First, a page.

Sir Andrew Large: I think that the issue that has arisen, as far as the life industry is concerned, really has been that people now reflect on the confidence they have in that industry. One needs to ask the question why, and what has happened that has caused this, and I think that you can look at several different factors. One indeed has been the question of a downturn and the fact that the assets that they had were significantly in the equity market, and that has given rise to questions or concerns which have been alleviated by the improvement in the stock market. I will come to the debt position, if I may, in just a moment. Another thing that has happened, of course—another form of risk, if you like—that the life industry has been coming to terms with, regulatory risk. We have seen that, in terms of regulatory risk, there have been some shortcomings, starting off with the pensions area and other matters which your Committee has been taking a look at since. So both these things have come together. In terms of the present situation of the management of those risks, I think it is fair to say that one can only assume that life companies are now more aware of the regulatory responsibilities that they have and the risks to reputation (and to potential sales on the other hand), so I do not wish to comment more on that. On the question of how they manage the risks in their assets and liabilities, clearly to the extent that they are more in debt than they were means that if there is an upward move at some stage in interest rates, that causes a downward move in the value of assets, there is a negative impact. Equally, interest rates are used not just in the valuation of the assets but also the liabilities, and you have to look at the two together. My own feeling is that the risk management processes within the insurance companies, in terms of how they handle these risks, have been on a steep upward curve. Whether it has been fast enough is something that FSA do look at case by case, but broadly speaking I do not think that the change of composition more towards debt is giving rise, or should give rise, to concerns of confidence. What it may do is cause people to question the impact on the level of their assets, and hence their ability to provide good performance for policy-holders, but that is a somewhat different matter, I think, than the question you were asking.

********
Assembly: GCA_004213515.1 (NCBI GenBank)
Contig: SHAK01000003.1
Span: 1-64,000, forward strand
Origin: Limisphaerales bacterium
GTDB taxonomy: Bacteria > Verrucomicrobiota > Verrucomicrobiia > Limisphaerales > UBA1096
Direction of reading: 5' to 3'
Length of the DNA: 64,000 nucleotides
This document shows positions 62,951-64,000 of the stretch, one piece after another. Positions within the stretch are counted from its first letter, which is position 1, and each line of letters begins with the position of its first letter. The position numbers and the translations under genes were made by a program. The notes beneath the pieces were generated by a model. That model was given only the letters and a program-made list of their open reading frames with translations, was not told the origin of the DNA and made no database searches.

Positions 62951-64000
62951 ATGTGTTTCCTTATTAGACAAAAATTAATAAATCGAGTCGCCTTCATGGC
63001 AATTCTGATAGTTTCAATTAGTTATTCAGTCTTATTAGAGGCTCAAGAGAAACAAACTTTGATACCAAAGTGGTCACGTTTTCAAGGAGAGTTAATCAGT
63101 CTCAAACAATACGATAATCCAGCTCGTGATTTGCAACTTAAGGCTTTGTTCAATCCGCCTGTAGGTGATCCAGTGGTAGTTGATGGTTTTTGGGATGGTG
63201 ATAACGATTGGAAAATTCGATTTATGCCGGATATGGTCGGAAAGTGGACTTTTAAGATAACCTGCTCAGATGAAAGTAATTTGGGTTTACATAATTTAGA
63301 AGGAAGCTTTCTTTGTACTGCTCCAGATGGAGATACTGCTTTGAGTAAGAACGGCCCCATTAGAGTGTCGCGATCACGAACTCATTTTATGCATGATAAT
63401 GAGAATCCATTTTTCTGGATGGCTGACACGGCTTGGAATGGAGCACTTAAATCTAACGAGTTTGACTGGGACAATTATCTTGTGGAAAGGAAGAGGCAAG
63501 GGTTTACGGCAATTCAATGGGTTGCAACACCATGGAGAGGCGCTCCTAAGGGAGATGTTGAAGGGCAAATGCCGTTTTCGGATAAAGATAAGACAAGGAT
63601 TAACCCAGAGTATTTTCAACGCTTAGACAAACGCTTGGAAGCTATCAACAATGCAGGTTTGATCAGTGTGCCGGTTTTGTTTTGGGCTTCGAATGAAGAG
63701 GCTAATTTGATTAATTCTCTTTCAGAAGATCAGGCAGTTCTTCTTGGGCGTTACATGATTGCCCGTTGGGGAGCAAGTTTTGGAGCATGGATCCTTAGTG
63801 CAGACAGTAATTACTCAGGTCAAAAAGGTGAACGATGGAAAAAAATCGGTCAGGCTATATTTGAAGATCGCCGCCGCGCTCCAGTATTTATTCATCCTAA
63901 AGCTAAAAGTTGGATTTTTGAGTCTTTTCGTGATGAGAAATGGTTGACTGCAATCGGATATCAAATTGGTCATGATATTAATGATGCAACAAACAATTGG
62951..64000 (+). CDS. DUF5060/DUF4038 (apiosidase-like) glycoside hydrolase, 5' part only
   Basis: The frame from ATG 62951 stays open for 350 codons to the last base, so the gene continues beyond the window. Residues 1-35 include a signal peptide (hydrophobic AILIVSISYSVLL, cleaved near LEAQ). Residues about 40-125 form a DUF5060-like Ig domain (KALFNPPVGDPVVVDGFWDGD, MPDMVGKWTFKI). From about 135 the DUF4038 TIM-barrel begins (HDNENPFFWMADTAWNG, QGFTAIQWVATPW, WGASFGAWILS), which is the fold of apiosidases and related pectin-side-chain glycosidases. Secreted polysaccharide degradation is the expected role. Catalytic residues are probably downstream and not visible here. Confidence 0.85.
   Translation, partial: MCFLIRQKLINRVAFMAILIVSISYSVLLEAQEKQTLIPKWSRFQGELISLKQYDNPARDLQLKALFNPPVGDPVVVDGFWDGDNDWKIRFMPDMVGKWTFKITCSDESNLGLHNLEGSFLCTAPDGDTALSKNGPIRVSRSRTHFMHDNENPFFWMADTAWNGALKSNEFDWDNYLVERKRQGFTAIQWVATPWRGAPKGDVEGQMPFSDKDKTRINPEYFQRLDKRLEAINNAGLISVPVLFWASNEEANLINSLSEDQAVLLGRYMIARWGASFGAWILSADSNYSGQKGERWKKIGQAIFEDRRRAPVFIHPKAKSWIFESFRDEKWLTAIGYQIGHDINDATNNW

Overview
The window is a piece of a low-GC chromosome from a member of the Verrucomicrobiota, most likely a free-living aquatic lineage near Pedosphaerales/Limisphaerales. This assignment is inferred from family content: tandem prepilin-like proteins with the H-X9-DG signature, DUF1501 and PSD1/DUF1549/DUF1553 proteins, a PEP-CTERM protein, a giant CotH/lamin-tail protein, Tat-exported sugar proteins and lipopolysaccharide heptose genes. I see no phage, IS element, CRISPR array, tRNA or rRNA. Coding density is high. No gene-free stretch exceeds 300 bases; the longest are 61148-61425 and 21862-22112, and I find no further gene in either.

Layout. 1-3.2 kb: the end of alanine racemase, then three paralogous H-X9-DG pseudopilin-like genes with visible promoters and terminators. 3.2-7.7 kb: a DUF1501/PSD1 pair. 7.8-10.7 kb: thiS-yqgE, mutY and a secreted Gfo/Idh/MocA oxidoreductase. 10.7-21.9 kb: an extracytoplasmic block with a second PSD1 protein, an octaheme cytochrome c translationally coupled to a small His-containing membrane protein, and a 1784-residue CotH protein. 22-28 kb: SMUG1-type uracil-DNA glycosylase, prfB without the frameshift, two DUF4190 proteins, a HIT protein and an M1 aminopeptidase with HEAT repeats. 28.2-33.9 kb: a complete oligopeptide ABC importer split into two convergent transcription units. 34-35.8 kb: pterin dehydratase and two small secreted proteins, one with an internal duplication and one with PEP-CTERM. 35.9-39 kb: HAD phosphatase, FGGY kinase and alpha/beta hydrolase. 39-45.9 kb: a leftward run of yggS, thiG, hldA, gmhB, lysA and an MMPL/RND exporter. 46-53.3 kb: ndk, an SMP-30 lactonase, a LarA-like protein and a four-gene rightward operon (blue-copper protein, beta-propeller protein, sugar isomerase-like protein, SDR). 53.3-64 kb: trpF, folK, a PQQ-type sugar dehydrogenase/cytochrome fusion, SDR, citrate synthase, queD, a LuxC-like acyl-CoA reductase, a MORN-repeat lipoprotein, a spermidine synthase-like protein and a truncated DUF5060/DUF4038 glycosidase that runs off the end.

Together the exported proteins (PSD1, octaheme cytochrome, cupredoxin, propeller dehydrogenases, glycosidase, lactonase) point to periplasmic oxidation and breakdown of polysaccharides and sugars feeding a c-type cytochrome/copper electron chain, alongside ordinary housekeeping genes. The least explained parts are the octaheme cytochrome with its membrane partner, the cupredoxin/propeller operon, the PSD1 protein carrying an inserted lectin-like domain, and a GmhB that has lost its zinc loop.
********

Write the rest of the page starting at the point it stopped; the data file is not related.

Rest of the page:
Q97  Mr Beard: Is the industry boosting its solvency artificially by underprovisioning for these misselling claims that you were touching on?

  Sir Andrew Large: That is something which the FSA will have a far clearer idea on than I have, but I think it is unlikely to be the case because I am sure that they will be keeping a very close watch on the manner in which that is being done.

  Q98  Mr Beard: Do you still have the anxieties you have expressed previously, or are they being assuaged?

  Sir Andrew Large: To what anxieties are you referring, if I may ask?

  Q99  Mr Beard: You mentioned in a speech two days ago that, for instance, there was no international accord regulating the insurance industry equivalent to Basel II?

  Sir Andrew Large: This was why I asked the question initially as to which part of the industry you were thinking about, and we have been talking about the life industry. I think, on the global scene, there are questions about the general insurance industry, partly because it has become firmly integrated with the rest of the financial establishment, which used not to be the case. Partly also because although that integration has happened, it is very difficult to get to grips with and to find the data on precisely where are the risks that different parties have, and in particular I refer here to the reinsurance arena. There is a series of things which have changed in the global sense, as far as insurance is concerned. The data side, or lack of it, is one. Another is that the way in which contracts are valued and accounted for has been different in different parts of the financial world, which is a reason that we are keen to see accounting standards becoming similar across the whole financial services world, so that is another risk. These vulnerabilities have arisen just because of the fact that insurance is now integral with the banking and the securities markets, and so there are new vulnerabilities that we have to take account of.